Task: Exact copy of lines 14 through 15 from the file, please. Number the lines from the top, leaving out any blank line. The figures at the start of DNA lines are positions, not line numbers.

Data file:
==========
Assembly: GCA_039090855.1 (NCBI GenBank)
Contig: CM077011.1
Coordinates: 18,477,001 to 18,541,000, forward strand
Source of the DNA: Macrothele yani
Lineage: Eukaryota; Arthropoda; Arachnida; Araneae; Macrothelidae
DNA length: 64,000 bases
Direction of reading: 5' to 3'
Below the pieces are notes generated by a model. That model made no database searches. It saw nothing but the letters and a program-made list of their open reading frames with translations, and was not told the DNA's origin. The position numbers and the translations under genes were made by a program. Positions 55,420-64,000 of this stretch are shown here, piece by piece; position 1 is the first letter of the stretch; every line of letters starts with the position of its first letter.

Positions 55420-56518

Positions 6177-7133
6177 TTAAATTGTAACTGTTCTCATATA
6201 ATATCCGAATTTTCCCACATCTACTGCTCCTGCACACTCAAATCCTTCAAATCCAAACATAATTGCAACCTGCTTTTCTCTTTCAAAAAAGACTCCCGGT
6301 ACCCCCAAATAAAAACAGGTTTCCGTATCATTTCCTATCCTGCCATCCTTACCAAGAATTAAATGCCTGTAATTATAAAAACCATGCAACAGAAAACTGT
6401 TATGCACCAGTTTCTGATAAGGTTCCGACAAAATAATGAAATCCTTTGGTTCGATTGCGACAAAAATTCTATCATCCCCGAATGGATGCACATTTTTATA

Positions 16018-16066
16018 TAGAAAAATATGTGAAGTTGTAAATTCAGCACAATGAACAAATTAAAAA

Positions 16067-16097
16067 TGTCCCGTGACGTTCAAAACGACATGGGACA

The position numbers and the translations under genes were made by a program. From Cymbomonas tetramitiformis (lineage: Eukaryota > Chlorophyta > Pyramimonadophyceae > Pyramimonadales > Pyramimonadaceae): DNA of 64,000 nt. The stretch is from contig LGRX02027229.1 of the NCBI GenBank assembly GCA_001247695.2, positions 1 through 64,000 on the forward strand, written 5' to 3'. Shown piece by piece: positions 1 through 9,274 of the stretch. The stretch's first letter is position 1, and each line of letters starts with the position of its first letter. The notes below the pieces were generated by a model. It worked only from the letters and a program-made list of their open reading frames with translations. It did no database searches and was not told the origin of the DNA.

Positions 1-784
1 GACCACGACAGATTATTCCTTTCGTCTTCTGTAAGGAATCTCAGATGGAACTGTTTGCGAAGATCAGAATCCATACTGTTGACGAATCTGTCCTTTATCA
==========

6401 TATGCACCAGTTTCTGATAAGGTTCCGACAAAATAATGAAATCCTTTGGTTCGATTGCGACAAAAATTCTATCATCCCCGAATGGATGCACATTTTTATA

Positions 16018-16066